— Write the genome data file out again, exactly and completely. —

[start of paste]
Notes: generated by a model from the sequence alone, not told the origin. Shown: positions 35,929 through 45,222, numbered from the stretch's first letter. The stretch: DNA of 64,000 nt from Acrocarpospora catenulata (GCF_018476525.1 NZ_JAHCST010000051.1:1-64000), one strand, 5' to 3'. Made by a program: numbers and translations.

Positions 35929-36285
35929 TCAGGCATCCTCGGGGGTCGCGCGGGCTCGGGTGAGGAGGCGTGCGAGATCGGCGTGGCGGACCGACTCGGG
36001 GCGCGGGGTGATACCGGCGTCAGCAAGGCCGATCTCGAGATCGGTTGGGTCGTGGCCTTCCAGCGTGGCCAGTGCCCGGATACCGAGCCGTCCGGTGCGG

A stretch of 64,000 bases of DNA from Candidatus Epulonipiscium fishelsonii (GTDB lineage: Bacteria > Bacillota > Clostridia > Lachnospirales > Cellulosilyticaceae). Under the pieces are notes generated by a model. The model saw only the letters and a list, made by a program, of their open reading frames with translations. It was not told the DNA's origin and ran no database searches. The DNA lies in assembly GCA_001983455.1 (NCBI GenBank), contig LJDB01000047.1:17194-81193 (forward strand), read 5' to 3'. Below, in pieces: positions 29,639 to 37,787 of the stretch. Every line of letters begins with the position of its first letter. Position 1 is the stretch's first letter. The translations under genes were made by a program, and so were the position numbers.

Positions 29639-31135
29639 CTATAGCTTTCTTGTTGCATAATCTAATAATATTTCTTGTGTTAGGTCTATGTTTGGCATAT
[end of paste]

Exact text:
Notes: generated by a model from the sequence alone, not told the origin. Shown: positions 35,929 through 45,222, numbered from the stretch's first letter. The stretch: DNA of 64,000 nt from Acrocarpospora catenulata (GCF_018476525.1 NZ_JAHCST010000051.1:1-64000), one strand, 5' to 3'. Made by a program: numbers and translations.

Positions 35929-36285
35929 TCAGGCATCCTCGGGGGTCGCGCGGGCTCGGGTGAGGAGGCGTGCGAGATCGGCGTGGCGGACCGACTCGGG
36001 GCGCGGGGTGATACCGGCGTCAGCAAGGCCGATCTCGAGATCGGTTGGGTCGTGGCCTTCCAGCGTGGCCAGTGCCCGGATACCGAGCCGTCCGGTGCGG

A stretch of 64,000 bases of DNA from Candidatus Epulonipiscium fishelsonii (GTDB lineage: Bacteria > Bacillota > Clostridia > Lachnospirales > Cellulosilyticaceae). Under the pieces are notes generated by a model. The model saw only the letters and a list, made by a program, of their open reading frames with translations. It was not told the DNA's origin and ran no database searches. The DNA lies in assembly GCA_001983455.1 (NCBI GenBank), contig LJDB01000047.1:17194-81193 (forward strand), read 5' to 3'. Below, in pieces: positions 29,639 to 37,787 of the stretch. Every line of letters begins with the position of its first letter. Position 1 is the stretch's first letter. The translations under genes were made by a program, and so were the position numbers.

Positions 29639-31135
29639 CTATAGCTTTCTTGTTGCATAATCTAATAATATTTCTTGTGTTAGGTCTATGTTTGGCATAT